Racing’s very public vote of no confidence
QUEENSLAND racing heavyweights have signed an extraordinary open letter to the State Government ahead of unprecedented strike action on one of Australian racing's biggest days.
All TAB meetings across Queensland have been cancelled tomorrow, on a day when champion mare Winx will try to extend her winning streak by claiming the Cox Plate for a record fourth time.
Appearing in The Courier-Mail today, the letter to the State Government says the sector has lost confidence in the State Government's handling of the industry.
"In an unprecedented action, all TAB meetings across Queensland have been abandoned," the letter reads.
"With the support of horse owners, trainers refused to enter their horses. Jockeys refused to ride. They did this because industry stakeholders have lost confidence in the State Government's handling of the racing industry. After years of frustrating discussions, strike action was the only option left."
The letter is signed by Brisbane Racing Club chairman Neville Bell, Cairns Jockey Club chairman Tom Hedley, Gold Coast Turf Club chairman Brett Cook, Ipswich Turf Club chairman Wayne Patch, Mackay Turf Club chairman John Philps, Rockhampton Jockey Club chairman Robert Carr, Sunshine Coast Turf Club chairman Peter Boyce, Tattersall's Racing
Club chairman Stuart Fraser, Toowoomba Turf Club chairman Kent Woodford and Townsville Turf Club chairman Malcolm Petrofski.
The focus of the dispute is a tax on wagering, with arguments there will not be enough of a return to the industry, particularly thoroughbred racing.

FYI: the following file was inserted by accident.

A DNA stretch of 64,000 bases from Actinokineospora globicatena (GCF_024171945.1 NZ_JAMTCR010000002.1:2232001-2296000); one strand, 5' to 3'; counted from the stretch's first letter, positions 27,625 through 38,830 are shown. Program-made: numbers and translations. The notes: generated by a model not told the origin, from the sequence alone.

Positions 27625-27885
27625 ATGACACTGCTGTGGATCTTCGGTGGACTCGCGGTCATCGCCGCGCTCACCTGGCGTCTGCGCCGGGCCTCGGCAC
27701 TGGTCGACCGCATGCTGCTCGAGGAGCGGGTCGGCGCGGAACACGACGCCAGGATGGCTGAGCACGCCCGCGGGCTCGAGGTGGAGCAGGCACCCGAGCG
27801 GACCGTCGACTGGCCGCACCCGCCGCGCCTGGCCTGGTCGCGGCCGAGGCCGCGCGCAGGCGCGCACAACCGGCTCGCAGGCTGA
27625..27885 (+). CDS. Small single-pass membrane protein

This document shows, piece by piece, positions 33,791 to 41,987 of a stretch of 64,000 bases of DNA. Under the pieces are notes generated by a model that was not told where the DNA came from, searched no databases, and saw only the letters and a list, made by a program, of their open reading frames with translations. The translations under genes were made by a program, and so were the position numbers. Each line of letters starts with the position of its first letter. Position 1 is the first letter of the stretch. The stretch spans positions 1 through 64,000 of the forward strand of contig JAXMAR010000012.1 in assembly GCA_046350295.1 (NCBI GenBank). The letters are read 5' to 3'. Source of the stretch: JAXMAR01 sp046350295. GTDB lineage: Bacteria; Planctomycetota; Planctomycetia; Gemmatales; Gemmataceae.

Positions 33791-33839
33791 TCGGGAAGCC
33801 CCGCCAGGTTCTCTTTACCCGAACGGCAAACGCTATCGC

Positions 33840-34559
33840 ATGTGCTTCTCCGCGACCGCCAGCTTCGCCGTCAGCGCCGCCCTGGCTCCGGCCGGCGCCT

"This is a huge blow to the income of tens of thousands of people employed within thoroughbred racing across the state. It's the same industry that has delivered Queensland stars who have conquered the nation's sporting peaks - Melbourne Cups, Caulfield Cup, Golden Slippers and Cox Plates."
Earlier this month, Premier Annastacia Palaszczuk said the racing industry would get a new greyhound track and another for harness racing, collectively worth $20 million and funded by the tax, on top of millions in government funding each year.
"Let me be very clear, the racing industry has had a large amount of money from my government for infrastructure across the state."
However, the letter draws attention to prizemoney on offer in the Sunshine State.
"The industry's wages come from prizemoney. But the prizemoney for our Saturday metropolitan race meetings is now at 45 per cent of Sydney's level. Ten years ago, it was at 75 per cent."
Commenting on the strike earlier this week, Ms Palaszczuk said the State Government was "continuing to have discussions with the racing industry".